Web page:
Dr Miguel-Angel Luque
MA MPH MSc PhD
I received my Ph.D. in Preventive Medicine (Epidemiology) and Public Health, awarded with Summa Cum Laude, from the University of Granada (UGR, Spain) and the ULB (Universite Libre de Bruxelles, Belgium). Also, I hold an MSc in Biostatistics from the University of Newcastle, Australia, an MSc in Epidemiology from the ULB and an MPH from the UGR. After the completion of my Ph.D. in 2010, I moved to the Center for Infectious Disease Epidemiology and Research (University of Cape Town) as a postdoctoral fellow for two years. Afterward, I moved to the Harvard School of Public Health (Department of Epidemiology), where I specialized in epidemiologic methods from 2012 to 2015. I have also been trained as an Epidemic Intelligence Officer (EIS), and I worked as a field epidemiologist for several years in different African countries with Médecins Sans Frontières and GOARN-WHO during the Cholera epidemic in Haiti, 2010. In Europe, I worked as an epidemiologist for the local government of the city of Brussels identifying socio-demographic and economic determinants of health inequalities.
I teach on various modules of the distance learning MSc in Epidemiology, such as the Advanced Statistical Methods in Epidemiology (EPM304), and Causal Inference for the MSc in Medical Statistics. I have been co-organized of the module EPM307 (Global Epidemiology of Non-Communicable Diseases). Also, I have taught "Introduction to Survival Analysis" on the annual short course “Cancer Survival: Principles, Methods and Applications” organized by the Cancer Survival Group.
My research interests lie principally, but not exclusively in the field of epidemiologic methods aiming to assess the determinants of social inequalities in population health outcomes and comparative effectiveness research with a specific interest in longitudinal analysis, causal inference, repeated measures, and translational epidemiology. At UCT, I used marginal structural models applied to large longitudinal data from Khayelitsha (HIV-Cohort) to assess the effectiveness of an observational, nonrandomized intervention. At Harvard, I used fixed effects methods in the context of the analysis of the components of the variance and within siblings design (observational cross-over) to evaluate the effect of a small fetoplacental ratio at birth on the risk of delivering a small for gestational age infant. Recently, using multilevel analysis, I studied the contextual effect of regional unemployment on stillbirth by geographical regions in Spain as a complement to previous studies where I evaluated the multiplicative effect of maternal education and ethnicity on the risk of delivering a stillborn.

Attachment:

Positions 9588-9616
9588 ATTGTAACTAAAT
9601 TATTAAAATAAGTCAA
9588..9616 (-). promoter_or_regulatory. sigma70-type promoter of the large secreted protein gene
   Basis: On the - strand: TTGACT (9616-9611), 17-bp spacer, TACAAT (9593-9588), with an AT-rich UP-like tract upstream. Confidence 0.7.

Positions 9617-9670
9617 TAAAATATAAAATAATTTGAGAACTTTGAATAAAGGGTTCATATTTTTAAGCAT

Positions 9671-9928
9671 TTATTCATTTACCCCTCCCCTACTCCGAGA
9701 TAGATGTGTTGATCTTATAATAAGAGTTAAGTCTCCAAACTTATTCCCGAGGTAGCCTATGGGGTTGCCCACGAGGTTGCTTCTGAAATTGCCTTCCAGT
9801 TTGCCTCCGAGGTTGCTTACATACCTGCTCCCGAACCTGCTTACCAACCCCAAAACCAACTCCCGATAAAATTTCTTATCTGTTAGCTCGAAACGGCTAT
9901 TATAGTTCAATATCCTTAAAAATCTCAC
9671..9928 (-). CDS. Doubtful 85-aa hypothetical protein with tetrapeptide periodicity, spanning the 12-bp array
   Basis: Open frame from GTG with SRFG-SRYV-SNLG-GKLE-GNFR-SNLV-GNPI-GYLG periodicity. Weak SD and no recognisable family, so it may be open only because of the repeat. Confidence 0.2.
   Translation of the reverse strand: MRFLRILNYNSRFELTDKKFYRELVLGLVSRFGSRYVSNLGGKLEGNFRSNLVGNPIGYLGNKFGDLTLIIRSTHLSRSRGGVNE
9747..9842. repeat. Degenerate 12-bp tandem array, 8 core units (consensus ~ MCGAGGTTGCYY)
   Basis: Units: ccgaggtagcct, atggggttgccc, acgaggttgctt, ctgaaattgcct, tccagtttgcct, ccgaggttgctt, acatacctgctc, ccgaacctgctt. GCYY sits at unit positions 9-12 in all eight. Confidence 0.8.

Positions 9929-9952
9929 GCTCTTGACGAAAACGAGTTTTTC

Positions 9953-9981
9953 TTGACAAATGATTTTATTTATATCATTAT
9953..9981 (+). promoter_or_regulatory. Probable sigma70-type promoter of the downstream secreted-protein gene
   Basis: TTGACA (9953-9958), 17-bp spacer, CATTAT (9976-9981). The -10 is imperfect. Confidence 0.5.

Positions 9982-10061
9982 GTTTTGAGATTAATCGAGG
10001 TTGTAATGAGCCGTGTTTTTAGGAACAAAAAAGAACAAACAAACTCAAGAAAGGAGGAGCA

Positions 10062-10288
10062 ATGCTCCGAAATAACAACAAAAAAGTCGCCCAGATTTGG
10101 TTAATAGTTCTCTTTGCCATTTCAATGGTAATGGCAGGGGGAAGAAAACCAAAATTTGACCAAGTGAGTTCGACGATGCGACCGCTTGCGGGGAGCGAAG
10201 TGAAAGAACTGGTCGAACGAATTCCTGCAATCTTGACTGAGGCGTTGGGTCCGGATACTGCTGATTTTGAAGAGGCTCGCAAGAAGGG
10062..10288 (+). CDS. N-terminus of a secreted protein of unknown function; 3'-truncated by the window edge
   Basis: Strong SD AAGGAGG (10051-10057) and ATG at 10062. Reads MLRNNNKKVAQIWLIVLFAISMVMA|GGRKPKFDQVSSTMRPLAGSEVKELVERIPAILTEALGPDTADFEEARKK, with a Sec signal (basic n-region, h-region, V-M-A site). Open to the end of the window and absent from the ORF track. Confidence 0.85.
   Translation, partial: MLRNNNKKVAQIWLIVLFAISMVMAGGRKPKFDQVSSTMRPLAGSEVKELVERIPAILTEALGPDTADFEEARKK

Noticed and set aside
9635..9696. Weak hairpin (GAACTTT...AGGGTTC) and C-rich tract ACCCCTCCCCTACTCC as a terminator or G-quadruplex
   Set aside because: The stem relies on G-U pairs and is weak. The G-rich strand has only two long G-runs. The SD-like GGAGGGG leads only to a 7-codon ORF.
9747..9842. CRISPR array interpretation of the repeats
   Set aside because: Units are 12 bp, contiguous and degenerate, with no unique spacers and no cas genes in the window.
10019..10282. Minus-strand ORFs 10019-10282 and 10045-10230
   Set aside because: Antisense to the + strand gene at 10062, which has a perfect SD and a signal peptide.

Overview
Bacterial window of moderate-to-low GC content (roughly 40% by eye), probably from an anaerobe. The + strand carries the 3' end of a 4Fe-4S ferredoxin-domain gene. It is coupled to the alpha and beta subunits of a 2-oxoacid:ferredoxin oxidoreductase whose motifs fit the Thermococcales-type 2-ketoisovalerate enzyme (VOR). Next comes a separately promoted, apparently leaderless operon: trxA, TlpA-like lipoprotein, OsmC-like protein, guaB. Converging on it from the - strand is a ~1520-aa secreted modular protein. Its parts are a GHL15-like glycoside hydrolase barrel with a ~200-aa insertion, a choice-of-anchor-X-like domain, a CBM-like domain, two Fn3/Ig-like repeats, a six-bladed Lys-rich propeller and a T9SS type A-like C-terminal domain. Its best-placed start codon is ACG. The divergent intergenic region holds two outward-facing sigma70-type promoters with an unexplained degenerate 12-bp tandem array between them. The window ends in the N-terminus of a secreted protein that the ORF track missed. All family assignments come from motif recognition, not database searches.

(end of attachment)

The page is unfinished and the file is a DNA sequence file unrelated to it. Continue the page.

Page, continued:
Currently, I am studying the impact of the 2009 economic crisis on stillbirth rates among African immigrant women in Spain and evaluating the best framework to extract cancer patients comorbidity information from population-based administrative records. Also, I am developing in collaboration with colleagues from the Cancer Survival Group data-adaptive methods for model selection and evaluation based on cross-validation techniques (cvAUROC) and applying advanced causal inference methods such as targeted maximum likelihood estimation (TMLE) to study cancer outcomes.
Recently, I have programmed the implementation of TMLE for Stata statistical software users, named ELTMLE and divulgated it at the Stata Users Group Meeting in London, 2017. Together with collaborators from the Cancer Survival Group, we proposed a structural framework for population-based cancer epidemiology and evaluate the performance of double-robust estimators for a binary exposure in cancer mortality. In simulations studies, we have demonstrated that TMLE shows the best bias-variance trade-off, more precise estimates, and appropriate 95% confidence interval coverage than its competitors, supporting the use of the data-adaptive model selection strategies based on machine-learning algorithms. We applied TMLE to estimate adjusted one-year mortality risk differences in 183,426 lung cancer patients diagnosed after admittance to an emergency department versus non-emergency cancer diagnosis in England, 2006–2013. The adjusted mortality risk (for patients diagnosed with lung cancer after admittance to an emergency department) was 16% higher in men and 18% higher in women, suggesting the importance of interventions targeting early detection of lung cancer signs and symptoms.